Nathan Chan: 100%. For us, focus is key. I do want to do it. We'll do something small scale next year, hopefully, but man. I would love to, but it's just one thing at a time. I'm patient. I've been building businesses, this is my first business, I've been doing it for, what? Four years now. I'm still learning and I'm still on my path to mastery. It takes at least seven to 10 years to build anything of true worth and significance, so I've got another five to seven years to really give it a good crack to build this brand, and the events piece will come.
Jay Baer: Absolutely, well said. Speaking of Salesforce and their giant Dreamforce event, one of the things that they put together every year for smart social media professionals like our Social Pros listeners is the Business Leader's Guide to Becoming a Social Business. This is downloadable for free from our friends at Salesforce marketing cloud, go to bitly/socialbusinessguide. That's bitly/socialbusinessguide. What are you going to find in this eBook? Hey, great question. You can find out how to assess the skills of your current social media team, track missed opportunities that maybe are just outside of your grasp in social, how to position social for real success in your organization, as Nathan has done with Foundr, and how to analyze the results of your [inaudible 00:37:11]. Good piece, grab it. Won't cost you nothing. Go to bitly/socialbusinessguide, all lowercase.
Also, just a quick reminder here on episode 301 of Social Pros that every single one of those episodes is available at SocialPros.com. Show notes, all the recordings, links to sponsors, all kinds of extra goodies that we don't talk about here on the air. Go to SocialPros.com to get all of that stuff. Thanks to everybody for listening in 2017 and the previous six years here, as we kick off season eight of the show. Adam, back to you.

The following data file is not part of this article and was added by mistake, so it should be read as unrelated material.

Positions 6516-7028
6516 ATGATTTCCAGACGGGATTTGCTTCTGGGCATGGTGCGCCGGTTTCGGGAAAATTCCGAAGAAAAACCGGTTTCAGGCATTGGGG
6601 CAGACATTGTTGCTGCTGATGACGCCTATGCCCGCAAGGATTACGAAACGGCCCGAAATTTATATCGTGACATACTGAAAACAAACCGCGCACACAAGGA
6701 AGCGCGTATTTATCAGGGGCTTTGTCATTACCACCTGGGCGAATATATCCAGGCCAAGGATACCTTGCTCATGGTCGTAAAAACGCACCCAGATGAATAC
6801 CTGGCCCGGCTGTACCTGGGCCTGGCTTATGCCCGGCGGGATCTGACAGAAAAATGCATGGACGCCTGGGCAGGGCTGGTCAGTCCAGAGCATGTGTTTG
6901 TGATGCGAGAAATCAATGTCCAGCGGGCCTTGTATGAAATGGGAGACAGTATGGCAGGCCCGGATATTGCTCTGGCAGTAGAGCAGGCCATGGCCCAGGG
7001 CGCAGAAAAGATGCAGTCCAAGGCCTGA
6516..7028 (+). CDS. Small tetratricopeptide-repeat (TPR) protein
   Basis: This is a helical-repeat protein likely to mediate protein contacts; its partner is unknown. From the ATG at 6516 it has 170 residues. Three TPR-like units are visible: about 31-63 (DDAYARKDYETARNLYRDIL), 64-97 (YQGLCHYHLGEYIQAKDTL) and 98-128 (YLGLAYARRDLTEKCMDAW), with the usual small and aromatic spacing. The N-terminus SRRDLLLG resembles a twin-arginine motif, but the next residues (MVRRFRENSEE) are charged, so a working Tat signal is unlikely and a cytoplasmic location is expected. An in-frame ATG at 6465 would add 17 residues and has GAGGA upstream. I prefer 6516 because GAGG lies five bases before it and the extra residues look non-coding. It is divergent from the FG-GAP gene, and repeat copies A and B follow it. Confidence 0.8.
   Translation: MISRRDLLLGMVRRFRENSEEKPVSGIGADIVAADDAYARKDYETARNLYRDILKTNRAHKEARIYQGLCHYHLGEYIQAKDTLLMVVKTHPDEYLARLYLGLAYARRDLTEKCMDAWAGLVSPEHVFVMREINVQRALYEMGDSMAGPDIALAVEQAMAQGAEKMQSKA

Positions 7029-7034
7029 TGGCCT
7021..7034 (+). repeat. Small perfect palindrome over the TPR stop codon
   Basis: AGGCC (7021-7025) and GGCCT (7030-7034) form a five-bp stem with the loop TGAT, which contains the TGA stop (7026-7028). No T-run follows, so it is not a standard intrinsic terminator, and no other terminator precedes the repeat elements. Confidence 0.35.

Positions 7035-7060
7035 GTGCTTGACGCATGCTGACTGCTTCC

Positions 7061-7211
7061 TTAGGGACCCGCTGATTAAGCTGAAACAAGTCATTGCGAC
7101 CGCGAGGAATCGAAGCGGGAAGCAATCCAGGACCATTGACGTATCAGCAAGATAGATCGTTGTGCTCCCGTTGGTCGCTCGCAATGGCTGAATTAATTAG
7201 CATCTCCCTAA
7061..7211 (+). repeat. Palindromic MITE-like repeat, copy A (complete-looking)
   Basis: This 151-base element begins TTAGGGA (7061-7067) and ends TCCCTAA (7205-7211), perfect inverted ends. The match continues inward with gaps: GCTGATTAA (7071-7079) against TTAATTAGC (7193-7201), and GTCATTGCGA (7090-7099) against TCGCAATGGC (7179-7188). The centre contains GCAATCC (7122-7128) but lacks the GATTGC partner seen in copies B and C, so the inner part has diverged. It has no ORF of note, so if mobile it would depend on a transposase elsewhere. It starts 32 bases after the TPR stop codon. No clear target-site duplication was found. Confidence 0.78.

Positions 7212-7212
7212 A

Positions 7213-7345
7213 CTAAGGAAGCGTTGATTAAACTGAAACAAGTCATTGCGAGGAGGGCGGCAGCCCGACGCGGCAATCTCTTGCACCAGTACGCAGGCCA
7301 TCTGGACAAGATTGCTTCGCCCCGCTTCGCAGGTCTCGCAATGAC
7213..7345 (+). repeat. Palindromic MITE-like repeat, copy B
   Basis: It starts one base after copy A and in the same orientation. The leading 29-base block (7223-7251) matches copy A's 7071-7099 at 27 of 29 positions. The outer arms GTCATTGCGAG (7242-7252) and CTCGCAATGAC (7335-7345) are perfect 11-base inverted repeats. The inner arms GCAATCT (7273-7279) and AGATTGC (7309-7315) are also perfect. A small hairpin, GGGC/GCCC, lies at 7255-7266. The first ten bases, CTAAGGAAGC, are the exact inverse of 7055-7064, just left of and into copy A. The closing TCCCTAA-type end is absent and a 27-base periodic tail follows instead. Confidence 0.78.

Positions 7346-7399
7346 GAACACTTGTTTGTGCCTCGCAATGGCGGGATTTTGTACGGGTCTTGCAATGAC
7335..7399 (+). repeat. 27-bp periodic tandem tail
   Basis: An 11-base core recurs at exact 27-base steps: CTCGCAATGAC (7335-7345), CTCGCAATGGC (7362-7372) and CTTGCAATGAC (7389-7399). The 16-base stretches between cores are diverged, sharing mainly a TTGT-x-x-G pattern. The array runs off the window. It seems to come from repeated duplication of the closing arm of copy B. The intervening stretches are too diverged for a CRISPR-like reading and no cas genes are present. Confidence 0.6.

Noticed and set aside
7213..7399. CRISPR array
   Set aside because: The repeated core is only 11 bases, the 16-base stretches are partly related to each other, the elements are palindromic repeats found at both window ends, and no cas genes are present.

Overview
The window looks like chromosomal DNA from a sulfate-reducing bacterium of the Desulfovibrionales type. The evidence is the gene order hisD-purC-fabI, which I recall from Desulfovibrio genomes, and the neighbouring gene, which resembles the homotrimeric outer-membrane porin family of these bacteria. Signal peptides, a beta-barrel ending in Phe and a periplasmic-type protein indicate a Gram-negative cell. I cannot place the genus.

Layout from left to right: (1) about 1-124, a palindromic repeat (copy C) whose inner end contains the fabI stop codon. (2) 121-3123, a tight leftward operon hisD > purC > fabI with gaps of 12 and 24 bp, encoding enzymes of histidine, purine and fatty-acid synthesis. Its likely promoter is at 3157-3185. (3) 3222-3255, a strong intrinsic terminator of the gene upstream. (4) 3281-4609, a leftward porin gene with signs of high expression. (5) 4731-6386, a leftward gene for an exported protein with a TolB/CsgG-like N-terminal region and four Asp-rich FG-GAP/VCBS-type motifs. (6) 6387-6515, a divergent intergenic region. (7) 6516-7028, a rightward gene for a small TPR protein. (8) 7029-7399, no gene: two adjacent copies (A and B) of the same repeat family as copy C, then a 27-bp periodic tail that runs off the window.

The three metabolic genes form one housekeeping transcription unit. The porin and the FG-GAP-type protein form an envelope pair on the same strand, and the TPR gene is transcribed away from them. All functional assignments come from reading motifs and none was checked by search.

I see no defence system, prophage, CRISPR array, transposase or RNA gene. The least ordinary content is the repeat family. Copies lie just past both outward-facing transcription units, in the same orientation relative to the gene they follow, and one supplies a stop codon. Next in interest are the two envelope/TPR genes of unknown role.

Adam Brown: Jay, thank you. 2018 is going to be incredible, and upon the shoulders of those 300 episodes that you have done so far. Nathan, Nathan Chan, founder and publisher of Foundr Magazine, great to have you on the show. Looking at your profile online, really interesting. I think one of the interesting things is you have your MBA, but you also have a lot of experience in technology and IT. Now, a lot of people would say, "Okay, that's the perfect combination of skill sets." I'm curious of which part of your experience and the jobs and the businesses that you've worked with and started up to this point really led you to say, "Hey, you know what? I want to be a publisher."
Nathan Chan: Great question. Look, I'm going to be very, very clear. My MBA taught me nothing. Those other jobs were jobs that I absolutely, utterly hated. The work was extremely degrading. I was working in IT support so if somebody, their mouse didn't work, they would call me up on the phone and this is literally three years ago, four years ago. They called me up on the phone and I'd walk over and I'd disconnect their mouse from the USB port and then plug it back in and say, "Yeah, problem fixed." That previous work that I did professionally didn't really serve me with the work that I'm doing today.
However, there were some key things that it did serve me, one around problem solving. I think as entrepreneurs, you've got to be able to be a good problem solver. I learnt every day, I was fixing people's problems. I learnt how to problem solve really, really well. I also learnt how to produce exceptional customer service, which I think is very, very important, and just really caring and just really learning how to put yourself in the consumer's shoes. In regards to the other jobs, working at McDonald's, I don't put that on my LinkedIn, but that was incredibly powerful, really understanding how to have a great work ethic and just little things. Even just working in the workplace professionally, just working with other people and understanding people and making friends with people and all that kind of stuff. I think that's really, really powerful when you go out and put yourself out into the world.
Look, in regards to have any of those skills, yes, they have served me as a publisher and producing a magazine, but I don't come from a journalistic background. The reason that I was working in IT is because I love technology and I love geeking out on things. I did my MBA, it's not even really an MBA, it's just a Master's of Business specializing in Marketing. The reason I did that job or that degree in particular, is because I went back to Uni to do that degree to get a job in marketing, which I could never get but I was really passionate about marketing. I found it fun. Have those skills served me as a publisher? Some yes, but more general life skills you pick up as a professional working in a professional environment.